The Will to Pander

Article by Kathy Shaidle.


Immigration is a hot topic up here in Canada right now.

It has been that way for decades if you’re a white, working-class “citizen” of Trudeaupia. But by order of our elite betters, our candid chatter about “those foreigners taking over the country” who are “breaking the law” and “living on welfare” is relegated to barrooms or around card tables.

(Dare to post an anti-immigrant “poem” on your website, and the nation’s thought police will shut it down and prosecute the webmaster. Then, without a hint of irony, they’ll proudly repost the dangerous, deviant “poem” on a Government of Canada website as a kind of game trophy. Yes, that really happened.)

Great news, though: Our elite betters have recently granted us permission to more or less openly discuss immigration, albeit within their own strict parameters, which include them still getting to call us “racists” when they feel like it.

Here in Ontario, an election is coming up. If you’ve just awakened from an eight-year coma and are wondering how Norman Bates came to be provincial premier, wonder no more: That’s just Liberal leader Dalton McGuinty, a smirking fellow who wooed his now-wife with the pickup line, “Can I borrow a dime for the pop machine?” Our incumbent’s equally baffling ability to get reelected may finally be faltering.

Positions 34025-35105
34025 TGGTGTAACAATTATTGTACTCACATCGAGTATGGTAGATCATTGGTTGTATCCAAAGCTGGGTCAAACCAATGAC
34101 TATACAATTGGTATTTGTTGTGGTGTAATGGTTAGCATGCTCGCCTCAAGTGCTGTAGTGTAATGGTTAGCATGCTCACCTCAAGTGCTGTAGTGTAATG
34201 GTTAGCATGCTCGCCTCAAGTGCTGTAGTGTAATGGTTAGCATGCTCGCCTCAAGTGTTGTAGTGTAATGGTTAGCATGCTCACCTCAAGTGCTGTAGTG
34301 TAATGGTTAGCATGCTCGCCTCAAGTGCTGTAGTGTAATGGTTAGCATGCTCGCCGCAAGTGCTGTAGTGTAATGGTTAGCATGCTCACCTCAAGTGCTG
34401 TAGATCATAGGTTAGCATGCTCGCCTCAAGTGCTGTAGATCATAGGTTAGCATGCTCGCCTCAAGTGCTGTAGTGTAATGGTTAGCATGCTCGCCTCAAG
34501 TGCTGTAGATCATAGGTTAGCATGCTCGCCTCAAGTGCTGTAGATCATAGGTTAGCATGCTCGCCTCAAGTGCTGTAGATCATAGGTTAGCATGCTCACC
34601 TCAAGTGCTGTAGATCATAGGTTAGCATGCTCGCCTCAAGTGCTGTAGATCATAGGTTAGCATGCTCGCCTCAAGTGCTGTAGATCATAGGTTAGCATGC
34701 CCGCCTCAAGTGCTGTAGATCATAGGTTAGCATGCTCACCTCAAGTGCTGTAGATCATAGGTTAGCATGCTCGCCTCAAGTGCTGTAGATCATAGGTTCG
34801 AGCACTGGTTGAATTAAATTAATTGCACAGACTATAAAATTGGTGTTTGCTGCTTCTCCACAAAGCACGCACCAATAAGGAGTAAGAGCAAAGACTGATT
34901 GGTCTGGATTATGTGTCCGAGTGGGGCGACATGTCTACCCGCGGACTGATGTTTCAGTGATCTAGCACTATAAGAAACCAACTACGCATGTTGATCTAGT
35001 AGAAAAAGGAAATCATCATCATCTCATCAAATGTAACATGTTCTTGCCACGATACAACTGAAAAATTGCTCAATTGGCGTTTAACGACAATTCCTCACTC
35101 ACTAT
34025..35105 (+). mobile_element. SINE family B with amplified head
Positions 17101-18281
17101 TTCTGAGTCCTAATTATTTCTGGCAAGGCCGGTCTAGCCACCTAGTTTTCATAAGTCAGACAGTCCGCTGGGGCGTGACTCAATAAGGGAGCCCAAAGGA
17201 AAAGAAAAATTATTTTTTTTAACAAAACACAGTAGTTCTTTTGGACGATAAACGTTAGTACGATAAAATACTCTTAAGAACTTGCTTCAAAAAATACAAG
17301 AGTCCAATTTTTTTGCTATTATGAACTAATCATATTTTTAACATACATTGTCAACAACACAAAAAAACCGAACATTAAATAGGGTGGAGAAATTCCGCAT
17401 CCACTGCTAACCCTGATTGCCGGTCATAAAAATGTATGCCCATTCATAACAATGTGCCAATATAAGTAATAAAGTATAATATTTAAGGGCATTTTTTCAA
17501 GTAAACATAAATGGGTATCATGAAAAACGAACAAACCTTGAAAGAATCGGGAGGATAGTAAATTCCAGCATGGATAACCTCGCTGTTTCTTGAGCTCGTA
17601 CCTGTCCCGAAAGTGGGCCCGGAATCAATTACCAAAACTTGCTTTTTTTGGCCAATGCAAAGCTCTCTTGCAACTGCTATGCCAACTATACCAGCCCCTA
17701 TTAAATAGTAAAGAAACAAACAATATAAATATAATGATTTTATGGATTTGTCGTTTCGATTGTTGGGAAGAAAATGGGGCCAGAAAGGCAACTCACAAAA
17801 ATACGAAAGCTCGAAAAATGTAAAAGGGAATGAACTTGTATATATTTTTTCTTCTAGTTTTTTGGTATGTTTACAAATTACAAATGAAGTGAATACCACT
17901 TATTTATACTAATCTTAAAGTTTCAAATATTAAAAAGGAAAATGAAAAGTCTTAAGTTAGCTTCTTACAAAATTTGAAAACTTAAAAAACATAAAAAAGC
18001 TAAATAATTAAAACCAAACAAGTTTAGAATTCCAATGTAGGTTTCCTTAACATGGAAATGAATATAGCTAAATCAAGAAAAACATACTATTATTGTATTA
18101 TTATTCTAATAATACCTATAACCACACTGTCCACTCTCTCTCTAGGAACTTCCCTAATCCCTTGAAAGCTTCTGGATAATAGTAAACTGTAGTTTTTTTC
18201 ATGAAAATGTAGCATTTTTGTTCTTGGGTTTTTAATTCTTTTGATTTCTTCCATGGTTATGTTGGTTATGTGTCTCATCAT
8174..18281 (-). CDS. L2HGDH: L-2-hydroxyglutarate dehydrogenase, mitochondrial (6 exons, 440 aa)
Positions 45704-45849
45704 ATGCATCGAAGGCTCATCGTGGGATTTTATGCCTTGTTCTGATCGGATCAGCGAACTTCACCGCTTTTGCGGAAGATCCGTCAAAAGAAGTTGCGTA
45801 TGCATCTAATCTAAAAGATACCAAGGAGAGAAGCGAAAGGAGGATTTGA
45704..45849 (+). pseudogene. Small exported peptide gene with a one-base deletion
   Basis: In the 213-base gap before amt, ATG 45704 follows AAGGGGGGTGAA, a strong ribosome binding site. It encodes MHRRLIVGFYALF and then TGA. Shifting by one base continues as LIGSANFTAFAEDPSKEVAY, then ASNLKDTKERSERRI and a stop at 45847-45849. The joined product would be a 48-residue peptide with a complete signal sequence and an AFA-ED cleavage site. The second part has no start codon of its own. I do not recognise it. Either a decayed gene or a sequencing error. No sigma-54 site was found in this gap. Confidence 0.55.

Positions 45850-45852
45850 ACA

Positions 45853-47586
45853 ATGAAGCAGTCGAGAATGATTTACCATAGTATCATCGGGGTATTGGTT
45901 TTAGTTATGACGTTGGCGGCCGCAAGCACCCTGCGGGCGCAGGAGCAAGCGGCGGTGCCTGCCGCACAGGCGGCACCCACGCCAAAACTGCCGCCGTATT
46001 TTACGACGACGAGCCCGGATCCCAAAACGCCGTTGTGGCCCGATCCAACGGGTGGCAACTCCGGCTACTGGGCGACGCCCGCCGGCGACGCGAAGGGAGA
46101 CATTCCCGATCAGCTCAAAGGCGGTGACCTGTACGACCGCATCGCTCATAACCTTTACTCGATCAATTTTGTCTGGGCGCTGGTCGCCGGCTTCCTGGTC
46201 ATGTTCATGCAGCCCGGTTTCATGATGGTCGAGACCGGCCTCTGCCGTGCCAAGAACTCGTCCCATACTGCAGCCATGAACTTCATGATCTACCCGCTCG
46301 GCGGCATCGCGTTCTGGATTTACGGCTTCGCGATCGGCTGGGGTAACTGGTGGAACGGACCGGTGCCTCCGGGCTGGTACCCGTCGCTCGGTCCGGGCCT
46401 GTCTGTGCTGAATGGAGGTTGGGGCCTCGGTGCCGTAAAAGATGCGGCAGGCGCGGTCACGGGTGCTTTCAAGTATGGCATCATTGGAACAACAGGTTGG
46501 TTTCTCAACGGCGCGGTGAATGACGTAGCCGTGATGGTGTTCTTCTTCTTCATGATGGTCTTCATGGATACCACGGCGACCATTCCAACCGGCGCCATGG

“Canada’s two biggest political parties promise to use your money to buy your job and give it to whichever immigrants happen to vote for them.”

The Liberal platform was “leaked” last week, and one promise stood out. As Margaret Wente explained:

Their list of election promises includes a dopey scheme to give a $10,000 tax credit to any business that hires a skilled new immigrant who’s unemployed. This half-baked idea has been correctly denounced as naked pandering to the immigrant vote – even by immigrants themselves.

“I’m absolutely worried,” Fabio Crespin, an immigrant from Brazil, told the CBC. The proposal obviously discriminates against other people who’re unemployed (including all those immigrants who aren’t so new). Worse, he says, it conjures up an “us versus them” scenario of newcomers fighting everyone else for jobs. It also fails to address one of the main causes of immigrant underemployment: the credentials problem. Nurses, speech therapists and engineers don’t need affirmative action; they need to have their credentials recognized, or to have a way to efficiently upgrade them.

Now, fine fellows such as Mr. Crespin aside, “naked pandering to the immigrant vote” was how the Liberals remained Canada’s Natural Governing Party® for the last 50 years.

When it finally occurred to the Conservatives to steal the “immigrant pandering” idea outright, they won their long-sought majority government earlier this year.

That’s one reason the differences between the two parties are less obvious than ever before.

Exhibit A: Progressive Conservative (PC) leader Tim Hudak, who’s vying for McGuinty’s job, condemned the premier’s “bizarre” $12-million affirmative-action plan as “divisive.”